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Colloids facilitate cadmium and uranium transport in an undisturbed soil: A comparison of soil solution isolation methods

  • Bergen, Benoit; 134568;
  • Moens, Claudia; 105841;
  • De Winter, Anneleen;
  • Ricou, Franne;
  • Smolders, Erik; 19360;
Publication Date
Sep 10, 2023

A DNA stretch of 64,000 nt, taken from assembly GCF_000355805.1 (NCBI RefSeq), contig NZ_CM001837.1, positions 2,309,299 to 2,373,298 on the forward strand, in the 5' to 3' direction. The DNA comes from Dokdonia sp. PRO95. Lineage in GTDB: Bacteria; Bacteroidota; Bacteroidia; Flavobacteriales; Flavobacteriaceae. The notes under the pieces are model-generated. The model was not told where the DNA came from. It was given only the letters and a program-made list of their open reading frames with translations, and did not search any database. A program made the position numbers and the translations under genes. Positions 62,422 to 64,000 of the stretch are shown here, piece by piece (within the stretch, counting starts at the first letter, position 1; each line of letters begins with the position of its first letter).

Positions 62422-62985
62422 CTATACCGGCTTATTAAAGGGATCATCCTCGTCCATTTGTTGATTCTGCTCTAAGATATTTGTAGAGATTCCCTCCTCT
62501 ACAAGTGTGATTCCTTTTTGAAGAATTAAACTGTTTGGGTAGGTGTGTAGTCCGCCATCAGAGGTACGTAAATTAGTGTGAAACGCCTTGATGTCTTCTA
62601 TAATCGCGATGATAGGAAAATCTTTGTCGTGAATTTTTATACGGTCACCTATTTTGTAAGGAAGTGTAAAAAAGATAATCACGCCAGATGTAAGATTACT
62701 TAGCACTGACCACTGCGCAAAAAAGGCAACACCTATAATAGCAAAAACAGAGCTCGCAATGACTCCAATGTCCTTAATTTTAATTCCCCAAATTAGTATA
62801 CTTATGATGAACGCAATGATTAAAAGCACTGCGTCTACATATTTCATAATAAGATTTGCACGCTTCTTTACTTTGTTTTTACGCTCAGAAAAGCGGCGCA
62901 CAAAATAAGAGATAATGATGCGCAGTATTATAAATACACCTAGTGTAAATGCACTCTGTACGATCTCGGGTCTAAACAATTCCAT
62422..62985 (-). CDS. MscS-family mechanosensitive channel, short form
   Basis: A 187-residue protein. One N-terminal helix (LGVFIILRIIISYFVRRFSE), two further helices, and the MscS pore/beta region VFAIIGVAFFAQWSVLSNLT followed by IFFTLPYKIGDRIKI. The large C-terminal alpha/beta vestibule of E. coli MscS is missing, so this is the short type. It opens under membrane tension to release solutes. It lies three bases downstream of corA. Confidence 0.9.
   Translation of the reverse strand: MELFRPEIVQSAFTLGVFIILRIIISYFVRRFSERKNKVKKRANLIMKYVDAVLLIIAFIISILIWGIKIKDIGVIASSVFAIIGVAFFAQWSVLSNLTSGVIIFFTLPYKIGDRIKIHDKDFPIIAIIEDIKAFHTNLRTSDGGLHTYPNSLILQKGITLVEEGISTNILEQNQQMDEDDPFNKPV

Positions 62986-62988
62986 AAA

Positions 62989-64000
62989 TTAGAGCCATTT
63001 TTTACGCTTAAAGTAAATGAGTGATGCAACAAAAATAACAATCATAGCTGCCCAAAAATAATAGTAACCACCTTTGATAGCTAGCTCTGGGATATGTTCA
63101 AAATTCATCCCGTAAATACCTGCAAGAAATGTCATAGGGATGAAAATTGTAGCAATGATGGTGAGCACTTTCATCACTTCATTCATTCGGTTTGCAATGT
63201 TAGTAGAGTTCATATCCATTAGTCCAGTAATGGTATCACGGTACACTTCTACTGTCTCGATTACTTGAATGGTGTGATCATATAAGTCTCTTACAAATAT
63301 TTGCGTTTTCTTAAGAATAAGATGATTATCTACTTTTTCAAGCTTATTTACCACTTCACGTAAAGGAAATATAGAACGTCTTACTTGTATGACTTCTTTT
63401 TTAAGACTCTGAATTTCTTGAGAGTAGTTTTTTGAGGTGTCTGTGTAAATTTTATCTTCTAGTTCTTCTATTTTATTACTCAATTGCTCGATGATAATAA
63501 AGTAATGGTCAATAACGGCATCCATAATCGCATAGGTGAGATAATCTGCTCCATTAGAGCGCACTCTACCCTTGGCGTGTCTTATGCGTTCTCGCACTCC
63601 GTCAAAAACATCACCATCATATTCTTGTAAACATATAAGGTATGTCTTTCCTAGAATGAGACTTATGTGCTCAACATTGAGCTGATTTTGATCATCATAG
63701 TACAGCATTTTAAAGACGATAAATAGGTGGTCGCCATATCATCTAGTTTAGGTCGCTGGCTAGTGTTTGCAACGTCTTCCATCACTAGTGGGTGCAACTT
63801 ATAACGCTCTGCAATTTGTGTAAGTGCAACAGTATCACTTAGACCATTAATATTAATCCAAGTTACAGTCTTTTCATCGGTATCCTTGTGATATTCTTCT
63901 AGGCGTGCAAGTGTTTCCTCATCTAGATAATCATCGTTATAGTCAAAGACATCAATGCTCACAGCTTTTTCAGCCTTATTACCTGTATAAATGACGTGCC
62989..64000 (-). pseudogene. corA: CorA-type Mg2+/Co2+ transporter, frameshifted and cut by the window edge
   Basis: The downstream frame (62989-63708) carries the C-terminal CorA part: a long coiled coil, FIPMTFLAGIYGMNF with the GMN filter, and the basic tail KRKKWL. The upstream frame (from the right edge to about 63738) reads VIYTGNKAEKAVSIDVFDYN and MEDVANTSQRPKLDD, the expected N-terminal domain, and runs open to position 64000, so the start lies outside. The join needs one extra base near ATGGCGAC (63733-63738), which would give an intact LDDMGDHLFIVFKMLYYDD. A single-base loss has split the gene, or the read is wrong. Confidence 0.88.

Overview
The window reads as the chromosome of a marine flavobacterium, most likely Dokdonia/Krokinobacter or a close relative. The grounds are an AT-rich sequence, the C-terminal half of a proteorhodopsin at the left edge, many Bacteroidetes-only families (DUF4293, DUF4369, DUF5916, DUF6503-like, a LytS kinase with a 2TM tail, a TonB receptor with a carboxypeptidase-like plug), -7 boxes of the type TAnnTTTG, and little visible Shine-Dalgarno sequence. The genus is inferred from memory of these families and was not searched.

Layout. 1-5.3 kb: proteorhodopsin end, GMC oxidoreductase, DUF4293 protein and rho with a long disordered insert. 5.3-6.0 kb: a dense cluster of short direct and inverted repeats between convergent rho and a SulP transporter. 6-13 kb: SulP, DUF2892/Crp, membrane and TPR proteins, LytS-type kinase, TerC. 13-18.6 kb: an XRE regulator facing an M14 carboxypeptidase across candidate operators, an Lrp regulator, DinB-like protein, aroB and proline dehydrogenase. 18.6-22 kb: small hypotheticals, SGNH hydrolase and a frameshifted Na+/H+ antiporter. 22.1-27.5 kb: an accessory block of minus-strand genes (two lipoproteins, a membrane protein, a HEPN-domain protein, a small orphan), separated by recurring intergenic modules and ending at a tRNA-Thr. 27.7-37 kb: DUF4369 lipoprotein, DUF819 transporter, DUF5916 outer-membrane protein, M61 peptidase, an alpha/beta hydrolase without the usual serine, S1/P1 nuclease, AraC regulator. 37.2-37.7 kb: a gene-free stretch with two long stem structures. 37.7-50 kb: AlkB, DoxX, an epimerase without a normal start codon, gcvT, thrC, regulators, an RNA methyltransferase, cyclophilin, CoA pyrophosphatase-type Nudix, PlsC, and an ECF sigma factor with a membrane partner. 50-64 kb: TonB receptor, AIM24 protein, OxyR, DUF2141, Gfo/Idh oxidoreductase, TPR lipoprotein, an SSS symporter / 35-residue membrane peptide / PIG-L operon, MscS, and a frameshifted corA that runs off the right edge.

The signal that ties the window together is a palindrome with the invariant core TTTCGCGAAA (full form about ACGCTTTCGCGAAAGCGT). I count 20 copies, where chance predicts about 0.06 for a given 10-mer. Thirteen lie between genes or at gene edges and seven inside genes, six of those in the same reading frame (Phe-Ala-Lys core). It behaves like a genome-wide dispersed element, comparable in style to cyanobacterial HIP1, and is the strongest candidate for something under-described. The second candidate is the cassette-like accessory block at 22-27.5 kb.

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Accurate data of cadmium (Cd) and uranium (U) leaching are needed in the context of identifying their mass balances in agricultural soils. There is some controversy related to sampling methods and the contribution of colloid facilitated transport. Here, leaching was measured in undisturbed unsaturated soils and the impact of colloids was measured with due attention to solution sampling protocols. Soils were sampled in an arable, pH neutral silty loam soil. The columns (n = 8) were irrigated and PTFE suction plates (1 μm pores) at the bottom ensured unsaturated flow. New here is that both percolates and associated suction plates were collected, the elements in the plates were recovered with acid digestion and used as a lower estimate of colloidal forms. The fraction of elements collected in the plates were 33 % (Cd) and 80 % (U) of the total mobility (=percolates + plates), illustrating colloidal transport. Composition of pore water extracted by soil centrifugation varied largely between initial and final samples and showed that colloids increased as a result of reduced solution calcium after leaching two pore volumes with low calcium water. Flow Field-Flow Fractionation (FIFFF) of the pore water and percolates revealed co-elution of U with colloidal organic matter, oxyhydroxides and clay, illustrating colloidal transport of U by these vectors. Colloidal transport of Cd was less pronounced and was dominated by organic matter. Soil extracts with 0.01 M CaCl2 have lower colloid concentration and consequently underestimate mobile U. In contrast, Cd concentrations in 0.01 M CaCl2 extracts exceed that of percolates due to chloride complexation and higher calcium, mobilizing Cd. Soil leaching experiments better indicate potential leaching losses than a single pore water composition because the former yields the time integrated data. Suction plates and/or bottom filters need to be analysed in leaching studies to account for metal transport by colloids. / status: published

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